Edema and ascites

The protein albumin is produced in the liver. Albumin is important in bodily fluid regulation. As the liver loses its ability to make this protein, water accumulates in the abdomen (ascites) and legs (edema).

Sensitivity to medication

A cirrhotic liver eliminates certain medications (e.g., pain medications or sleeping aids) more slowly than a healthy liver. Therefore, the drugs stay active for longer than expected, and can build up in the system and lead to increased side effects.

Liver cancer

The cancer arising from the hepatocytes is called hepatocellular carcinoma. It is a cancer with a high mortality if not found in its earliest stages in patients with cirrhosis from Alpha-1 liver disease.

Kidney failure

The systemic low blood pressure and the high pressure inside the abdomen due to ascites can make the kidneys lose their ability to efficiently filter the blood and concentrate urine.

Diabetes and hypoglycemia

Insulin is a hormone produced by the pancreas that helps regulate glucose (blood sugar) levels. The cirrhotic liver does not respond to insulin. Thus, glucose cannot enter the cells and stays elevated in the blood (diabetes). People with cirrhosis are not able to mobilize glucose out of the body’s reserves, and they can easily develop low blood sugar (hypoglycemia).

Diagnosis of Alpha-1 Liver Disease

To establish a diagnosis of Alpha-1 liver disease, the doctor will perform these tests:

  • Alpha-1 antitrypsin level, phenotype, and/or genotype in the blood
  • Ultrasound or computed tomography of the liver to measure liver size, the blood flow within the liver and the echogenicity (Increased echogenicity means higher chance of scar formation, fatty accumulation or cirrhosis of the liver.)
  • Biopsy or elastography to quantify the amount and distribution of the scar tissue in relationship to the other liver structures (hepatocytes, blood vessels, bile ducts).

People with Alpha-1 and one or two Z genes or other at-risk Alpha-1 genes with liver disease should be followed on an annual basis with:

  • blood tests (liver panel, blood clotting tests, blood cell counts, renal function, tumor markers like alpha fetoprotein)
  • liver ultrasound
  • MELD score (a composite test based on blood test results) to determine the severity of liver disease

People with only the Z gene and no liver disease can have a liver panel and liver ultrasound less frequently.

Treatment of Alpha-1 Liver Disease

The cirrhosis associated with adult Alpha-1 liver disease should be treated the same as cirrhosis of any cause. This includes treatments to monitor portal hypertension (elevated blood pressure in the circulation of the liver); monitoring and treatment of esophageal varices; adjustment of medication doses to account for changes in metabolism of drugs in an injured liver; and other measures. If the liver disease continues to worsen in spite of these measures, liver transplantation is the only potential cure.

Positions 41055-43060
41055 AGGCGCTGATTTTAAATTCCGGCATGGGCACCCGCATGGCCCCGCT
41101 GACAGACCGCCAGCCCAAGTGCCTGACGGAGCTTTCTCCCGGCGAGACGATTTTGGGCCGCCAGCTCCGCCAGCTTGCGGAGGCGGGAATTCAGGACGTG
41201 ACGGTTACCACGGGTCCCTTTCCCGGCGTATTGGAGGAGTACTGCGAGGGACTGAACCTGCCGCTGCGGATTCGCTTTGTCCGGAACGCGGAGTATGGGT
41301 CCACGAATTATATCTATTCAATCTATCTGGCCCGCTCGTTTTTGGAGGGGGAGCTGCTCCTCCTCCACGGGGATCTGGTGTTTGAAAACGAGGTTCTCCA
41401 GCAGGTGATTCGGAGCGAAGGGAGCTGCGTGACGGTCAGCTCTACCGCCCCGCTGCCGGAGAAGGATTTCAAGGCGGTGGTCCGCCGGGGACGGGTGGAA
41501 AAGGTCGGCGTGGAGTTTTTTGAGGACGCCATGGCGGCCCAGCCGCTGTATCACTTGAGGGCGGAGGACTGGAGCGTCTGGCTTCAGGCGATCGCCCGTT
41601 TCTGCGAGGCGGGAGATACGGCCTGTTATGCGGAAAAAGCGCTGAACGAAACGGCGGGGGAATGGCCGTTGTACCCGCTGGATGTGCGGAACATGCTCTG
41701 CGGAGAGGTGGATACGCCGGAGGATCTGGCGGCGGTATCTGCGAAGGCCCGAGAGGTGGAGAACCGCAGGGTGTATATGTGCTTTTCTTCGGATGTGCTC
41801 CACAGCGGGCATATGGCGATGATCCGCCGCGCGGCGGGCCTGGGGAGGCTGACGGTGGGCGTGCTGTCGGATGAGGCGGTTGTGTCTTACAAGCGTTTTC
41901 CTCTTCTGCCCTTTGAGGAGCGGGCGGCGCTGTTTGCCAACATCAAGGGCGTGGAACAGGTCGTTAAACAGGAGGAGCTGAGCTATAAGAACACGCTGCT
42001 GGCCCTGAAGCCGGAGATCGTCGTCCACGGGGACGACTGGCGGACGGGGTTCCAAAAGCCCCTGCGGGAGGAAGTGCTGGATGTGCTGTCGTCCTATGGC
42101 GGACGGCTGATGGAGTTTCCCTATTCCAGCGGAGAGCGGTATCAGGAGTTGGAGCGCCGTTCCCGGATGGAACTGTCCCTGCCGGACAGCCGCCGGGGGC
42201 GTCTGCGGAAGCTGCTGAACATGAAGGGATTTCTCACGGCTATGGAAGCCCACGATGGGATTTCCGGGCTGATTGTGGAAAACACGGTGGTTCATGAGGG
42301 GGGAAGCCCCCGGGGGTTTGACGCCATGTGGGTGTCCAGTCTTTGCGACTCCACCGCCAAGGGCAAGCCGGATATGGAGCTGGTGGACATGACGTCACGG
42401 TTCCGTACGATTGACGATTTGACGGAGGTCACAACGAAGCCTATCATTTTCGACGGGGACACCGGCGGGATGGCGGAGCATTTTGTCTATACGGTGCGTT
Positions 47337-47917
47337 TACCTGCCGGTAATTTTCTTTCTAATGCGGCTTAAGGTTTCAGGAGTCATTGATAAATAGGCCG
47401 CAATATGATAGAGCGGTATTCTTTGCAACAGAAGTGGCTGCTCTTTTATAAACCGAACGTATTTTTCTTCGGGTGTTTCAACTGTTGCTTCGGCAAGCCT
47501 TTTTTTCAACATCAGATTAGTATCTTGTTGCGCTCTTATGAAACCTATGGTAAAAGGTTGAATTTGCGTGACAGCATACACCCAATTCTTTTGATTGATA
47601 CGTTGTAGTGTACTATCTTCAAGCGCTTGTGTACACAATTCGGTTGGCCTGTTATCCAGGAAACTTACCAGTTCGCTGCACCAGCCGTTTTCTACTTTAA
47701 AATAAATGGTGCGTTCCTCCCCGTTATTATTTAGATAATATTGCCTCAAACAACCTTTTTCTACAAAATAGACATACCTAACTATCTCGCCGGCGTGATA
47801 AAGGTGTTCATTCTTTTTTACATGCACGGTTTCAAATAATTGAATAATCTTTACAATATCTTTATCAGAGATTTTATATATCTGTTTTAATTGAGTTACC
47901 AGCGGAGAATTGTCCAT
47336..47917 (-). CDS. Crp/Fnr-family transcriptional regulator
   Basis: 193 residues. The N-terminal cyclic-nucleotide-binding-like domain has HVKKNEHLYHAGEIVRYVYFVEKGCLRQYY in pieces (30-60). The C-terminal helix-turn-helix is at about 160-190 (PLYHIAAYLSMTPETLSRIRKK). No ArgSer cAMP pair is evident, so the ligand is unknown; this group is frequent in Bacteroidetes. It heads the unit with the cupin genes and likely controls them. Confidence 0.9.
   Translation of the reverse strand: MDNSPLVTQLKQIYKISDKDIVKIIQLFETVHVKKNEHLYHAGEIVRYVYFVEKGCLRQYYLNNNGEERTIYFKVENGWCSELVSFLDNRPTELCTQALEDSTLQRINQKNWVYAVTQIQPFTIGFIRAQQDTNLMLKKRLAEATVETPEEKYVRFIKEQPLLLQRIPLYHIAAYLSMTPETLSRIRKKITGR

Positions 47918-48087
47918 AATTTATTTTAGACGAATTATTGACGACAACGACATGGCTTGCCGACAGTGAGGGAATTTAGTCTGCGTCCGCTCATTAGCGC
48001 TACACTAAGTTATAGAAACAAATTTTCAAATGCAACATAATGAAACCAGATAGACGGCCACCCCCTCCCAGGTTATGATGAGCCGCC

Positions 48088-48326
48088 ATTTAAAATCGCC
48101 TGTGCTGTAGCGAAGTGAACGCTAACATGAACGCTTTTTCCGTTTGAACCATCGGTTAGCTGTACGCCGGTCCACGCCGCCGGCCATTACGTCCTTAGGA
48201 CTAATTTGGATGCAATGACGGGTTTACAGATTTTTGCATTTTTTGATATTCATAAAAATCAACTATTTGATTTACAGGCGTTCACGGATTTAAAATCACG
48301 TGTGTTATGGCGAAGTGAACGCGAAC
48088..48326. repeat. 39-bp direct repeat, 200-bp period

Severe infant liver failure in Alpha-1 is always treated with liver transplantation, which cures the disease by replacing the failing liver with a normal donor liver that has normal Alpha-1 genes. A successful liver transplant leads to normal blood and lung levels of normal alpha-1 antitrypsin protein. Liver transplant, in general, is a very successful procedure, but the availability of donor livers is outstripped by the demand. Sadly, some people who need a transplant may not be able to get one in time.

Children and adults diagnosed with one or two abnormal Z genes should be educated to avoid alcohol and medications or herbal products with liver toxicity. They should be immunized against hepatitis A and B, and against hepatitis C, when that immunization becomes available.

Family members of people with one or two abnormal Z genes should receive genetic counseling, as an early diagnosis of Alpha-1 liver disease in family members will have a significant effect on their prognosis.

 People with cirrhosis may receive treatment with:

  • vitamin supplements to help with clotting disorder and blood cell count
  • diuretics to help with the fluid retention
  • antibiotics to prevent infections of the ascites fluid or absorption of bacterial products from the gut
  • propranolol (a medication)
  • bands/clips/sclerosis (treatments for varices in the esophagus using a scope) or TIPS (transhepatic intraportal shunt, a surgical procedure) to help decrease the blood flow from the liver to the esophageal varices.

Life Expectancy with Alpha-1 Liver Disease

If you have one Z Alpha-1 gene and no liver disease, you have a normal life expectancy.

A quarter of people with two Z Alpha-1 genes will develop liver disease at some point in their lives. If the Alpha-1 liver disease progresses rapidly towards cirrhosis of the liver with complications, and you are not eligible for liver transplantations, then life expectancy can be greatly decreased.